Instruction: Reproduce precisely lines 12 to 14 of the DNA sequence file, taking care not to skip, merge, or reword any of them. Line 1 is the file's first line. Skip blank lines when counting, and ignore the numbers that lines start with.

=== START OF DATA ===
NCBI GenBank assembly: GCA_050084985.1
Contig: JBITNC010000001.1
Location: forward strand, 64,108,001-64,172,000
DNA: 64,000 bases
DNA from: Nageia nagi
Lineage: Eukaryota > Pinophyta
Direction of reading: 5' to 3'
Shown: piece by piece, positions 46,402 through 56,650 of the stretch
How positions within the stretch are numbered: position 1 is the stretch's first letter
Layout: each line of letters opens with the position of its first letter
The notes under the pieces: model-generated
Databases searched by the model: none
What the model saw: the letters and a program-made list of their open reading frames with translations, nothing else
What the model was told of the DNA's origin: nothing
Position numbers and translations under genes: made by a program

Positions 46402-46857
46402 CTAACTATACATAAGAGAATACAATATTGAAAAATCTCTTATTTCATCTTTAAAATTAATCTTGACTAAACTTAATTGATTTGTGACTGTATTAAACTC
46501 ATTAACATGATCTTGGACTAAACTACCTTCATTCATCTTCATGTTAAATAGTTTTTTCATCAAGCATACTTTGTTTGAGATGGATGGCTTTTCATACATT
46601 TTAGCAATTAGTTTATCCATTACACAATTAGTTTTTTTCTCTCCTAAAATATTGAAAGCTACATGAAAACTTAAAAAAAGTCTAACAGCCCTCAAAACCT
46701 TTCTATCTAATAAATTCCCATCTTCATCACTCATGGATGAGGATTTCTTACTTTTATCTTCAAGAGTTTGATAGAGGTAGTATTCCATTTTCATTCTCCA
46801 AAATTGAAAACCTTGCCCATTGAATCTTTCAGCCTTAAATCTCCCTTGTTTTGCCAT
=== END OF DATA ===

Databases searched by the model: none
What the model saw: the letters and a program-made list of their open reading frames with translations, nothing else
What the model was told of the DNA's origin: nothing